The “best” locations are not always the most obvious choices. Corner lots on streets with high foot traffic, or spaces in the trendiest areas don’t always make commercial sense, especially if the rent is astronomical and you’re a small, high-end restaurant unable to turn over tables quickly. Sometimes you have to unlock value by looking outside the box, advises Yann de Rochefort with his 19th street Boqueria tapas joint in Manhattan’s Flat Iron District in mind. “I spent a lot of time at in the few good restaurants in the neighborhood and saw that they were always busy,” says de Rochfort. “I realized that it was an underserved area and it would make good business sense to set up there. Then we built up a reputation for the restaurant and people came to us.” It wasn’t long before he opened a second, larger location in SoHo. Taking a risk on an unlikely site also worked out for John Currence, 2009 James Beard Best Southern Chef. The restaurateur at the helm of The City Grocery Group which owns four eateries in Oxford, Mississippi built his popular brasserie, Snack Bar, in a strip mall, despite initial misgivings. “I swore I would never own anything in a strip mall just because I was snotty! Then this property came available; it was so cheap and it was right next door to our breakfast joint, Big Dad Breakfast, which meant that we could share facilities,” explains Currence. Still, the challenge was to make diners feel as if they were somewhere fancier, and so Currence turned to something he learnt in his psychology class in college. “I used a distraction technique where we make diners take two turns after they’ve walked through the door before the dining room reveals itself. Just a few steps around those corners makes them feel as if they are totally removed from the mall.”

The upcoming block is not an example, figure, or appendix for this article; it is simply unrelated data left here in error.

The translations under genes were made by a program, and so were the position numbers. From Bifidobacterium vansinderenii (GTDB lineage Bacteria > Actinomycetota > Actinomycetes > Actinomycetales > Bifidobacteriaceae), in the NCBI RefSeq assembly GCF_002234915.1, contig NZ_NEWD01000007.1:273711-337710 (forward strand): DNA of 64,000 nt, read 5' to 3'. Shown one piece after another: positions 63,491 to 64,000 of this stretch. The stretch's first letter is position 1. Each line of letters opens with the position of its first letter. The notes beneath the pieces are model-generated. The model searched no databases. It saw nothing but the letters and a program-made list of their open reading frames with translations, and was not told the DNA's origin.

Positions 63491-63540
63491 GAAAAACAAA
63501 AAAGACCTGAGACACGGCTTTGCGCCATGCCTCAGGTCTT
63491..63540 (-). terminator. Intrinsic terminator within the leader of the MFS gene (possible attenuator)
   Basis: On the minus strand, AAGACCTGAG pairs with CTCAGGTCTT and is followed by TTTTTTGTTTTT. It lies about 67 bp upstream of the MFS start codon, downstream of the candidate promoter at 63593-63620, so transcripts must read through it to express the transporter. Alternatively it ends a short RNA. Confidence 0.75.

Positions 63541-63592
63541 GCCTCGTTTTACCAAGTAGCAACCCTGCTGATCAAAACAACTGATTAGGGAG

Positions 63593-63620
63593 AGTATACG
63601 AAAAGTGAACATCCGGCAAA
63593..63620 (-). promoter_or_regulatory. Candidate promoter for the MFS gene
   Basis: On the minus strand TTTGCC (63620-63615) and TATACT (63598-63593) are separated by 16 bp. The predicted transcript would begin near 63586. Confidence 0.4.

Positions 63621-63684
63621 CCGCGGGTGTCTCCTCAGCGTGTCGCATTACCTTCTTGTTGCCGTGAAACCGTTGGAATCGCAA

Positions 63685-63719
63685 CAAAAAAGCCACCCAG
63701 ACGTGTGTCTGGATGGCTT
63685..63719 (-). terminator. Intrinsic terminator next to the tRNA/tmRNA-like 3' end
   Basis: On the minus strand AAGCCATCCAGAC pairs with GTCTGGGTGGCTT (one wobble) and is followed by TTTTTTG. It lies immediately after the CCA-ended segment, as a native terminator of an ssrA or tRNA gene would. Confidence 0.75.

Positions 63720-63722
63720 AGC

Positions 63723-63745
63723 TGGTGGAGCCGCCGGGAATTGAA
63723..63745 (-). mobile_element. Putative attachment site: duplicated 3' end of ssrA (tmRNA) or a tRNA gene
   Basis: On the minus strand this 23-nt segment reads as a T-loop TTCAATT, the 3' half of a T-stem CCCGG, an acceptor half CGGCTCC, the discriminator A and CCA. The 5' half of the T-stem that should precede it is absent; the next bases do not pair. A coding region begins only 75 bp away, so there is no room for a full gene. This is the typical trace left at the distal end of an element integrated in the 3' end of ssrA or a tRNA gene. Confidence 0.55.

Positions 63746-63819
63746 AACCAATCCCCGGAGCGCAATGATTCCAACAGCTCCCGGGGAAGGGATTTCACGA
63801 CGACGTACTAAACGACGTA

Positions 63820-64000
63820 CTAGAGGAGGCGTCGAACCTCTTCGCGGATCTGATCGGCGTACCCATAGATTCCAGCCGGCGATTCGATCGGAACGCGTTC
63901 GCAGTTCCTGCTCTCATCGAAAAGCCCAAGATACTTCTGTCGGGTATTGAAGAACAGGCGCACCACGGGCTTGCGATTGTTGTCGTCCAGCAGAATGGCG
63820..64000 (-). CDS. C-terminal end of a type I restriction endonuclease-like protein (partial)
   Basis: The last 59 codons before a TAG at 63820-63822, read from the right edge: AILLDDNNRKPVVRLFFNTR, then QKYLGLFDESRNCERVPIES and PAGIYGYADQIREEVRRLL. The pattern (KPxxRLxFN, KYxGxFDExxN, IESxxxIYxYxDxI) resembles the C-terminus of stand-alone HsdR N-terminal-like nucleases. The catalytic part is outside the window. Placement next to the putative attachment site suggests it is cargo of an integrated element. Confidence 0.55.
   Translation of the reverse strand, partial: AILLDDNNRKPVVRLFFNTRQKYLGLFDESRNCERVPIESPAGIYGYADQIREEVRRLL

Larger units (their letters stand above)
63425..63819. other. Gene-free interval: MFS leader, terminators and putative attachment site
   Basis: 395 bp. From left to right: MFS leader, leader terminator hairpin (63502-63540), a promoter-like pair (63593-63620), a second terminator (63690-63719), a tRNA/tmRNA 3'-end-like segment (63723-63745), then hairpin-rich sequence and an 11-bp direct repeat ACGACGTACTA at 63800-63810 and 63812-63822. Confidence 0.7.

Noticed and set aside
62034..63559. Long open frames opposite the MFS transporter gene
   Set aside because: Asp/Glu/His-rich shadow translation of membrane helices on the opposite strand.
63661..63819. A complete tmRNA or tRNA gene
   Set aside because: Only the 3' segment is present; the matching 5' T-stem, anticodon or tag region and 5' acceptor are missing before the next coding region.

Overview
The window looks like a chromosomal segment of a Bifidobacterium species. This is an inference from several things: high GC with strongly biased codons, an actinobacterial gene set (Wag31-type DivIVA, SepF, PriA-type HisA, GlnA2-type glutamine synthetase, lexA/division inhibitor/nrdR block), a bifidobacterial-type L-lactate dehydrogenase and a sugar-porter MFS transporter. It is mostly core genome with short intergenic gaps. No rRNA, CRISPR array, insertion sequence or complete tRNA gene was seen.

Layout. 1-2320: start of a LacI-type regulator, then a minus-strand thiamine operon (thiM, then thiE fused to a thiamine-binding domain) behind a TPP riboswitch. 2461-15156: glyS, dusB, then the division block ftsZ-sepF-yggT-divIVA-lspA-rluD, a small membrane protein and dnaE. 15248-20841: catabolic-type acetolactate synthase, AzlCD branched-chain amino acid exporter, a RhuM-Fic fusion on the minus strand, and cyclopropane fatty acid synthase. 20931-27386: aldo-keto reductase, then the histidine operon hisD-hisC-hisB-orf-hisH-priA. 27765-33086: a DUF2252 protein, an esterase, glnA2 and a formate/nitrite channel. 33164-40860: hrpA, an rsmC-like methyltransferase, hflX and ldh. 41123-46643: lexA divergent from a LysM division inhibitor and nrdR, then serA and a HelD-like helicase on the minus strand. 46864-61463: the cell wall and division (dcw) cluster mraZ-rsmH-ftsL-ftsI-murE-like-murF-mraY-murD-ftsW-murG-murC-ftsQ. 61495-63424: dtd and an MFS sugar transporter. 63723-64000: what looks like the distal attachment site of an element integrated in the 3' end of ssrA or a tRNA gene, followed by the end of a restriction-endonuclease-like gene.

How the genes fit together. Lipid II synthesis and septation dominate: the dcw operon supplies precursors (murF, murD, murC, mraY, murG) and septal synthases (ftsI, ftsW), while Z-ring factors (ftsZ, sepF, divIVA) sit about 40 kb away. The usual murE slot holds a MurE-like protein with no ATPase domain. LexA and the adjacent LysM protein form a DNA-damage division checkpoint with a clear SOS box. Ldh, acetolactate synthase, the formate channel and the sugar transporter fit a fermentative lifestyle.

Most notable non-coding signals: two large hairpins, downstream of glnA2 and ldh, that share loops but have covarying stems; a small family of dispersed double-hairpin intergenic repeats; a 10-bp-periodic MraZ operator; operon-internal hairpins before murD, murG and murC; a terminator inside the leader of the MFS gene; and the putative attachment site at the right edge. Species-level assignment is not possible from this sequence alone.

Don’t Be Seduced By Aesthetics: Make Sure Everything Serves Its Purpose

“You need to pay attention to everything right down to the salt and pepper shakers. If it’s there, it can’t just look good, it has to work” advises hospitality consultant Gary Levy. This means not opting for too large plates that overcrowd diners when you have smaller tables or your concept is sharing plates; choosing flatware that’s comfortable to hold with smooth, rounded edges, and that don’t feel too light and flimsy, ensuring your napkins are of good quality and don’t leave your guests covered in lint; and deciding against oversized Martini glasses that are destined to slosh the contents over the table. To illustrate his point Levy recounts a story of a famous French chef he once worked with in New York on the opening of a new restaurant. “He refused to open until the imported French silverware he’d ordered specifically had arrived,” says Levy. “As I was representing the capital and we were paying rent without getting any revenue, I was pushing the chef to open. Finally he acquiesced using alternative silverware. When the restaurant got reviewed a very influential critic pointed out that the cutlery was all wrong for the concept, and that it kept falling off the plates. After he read this, the chef looked straight at me and said, I told you so.” 

Never Stop Asking Questions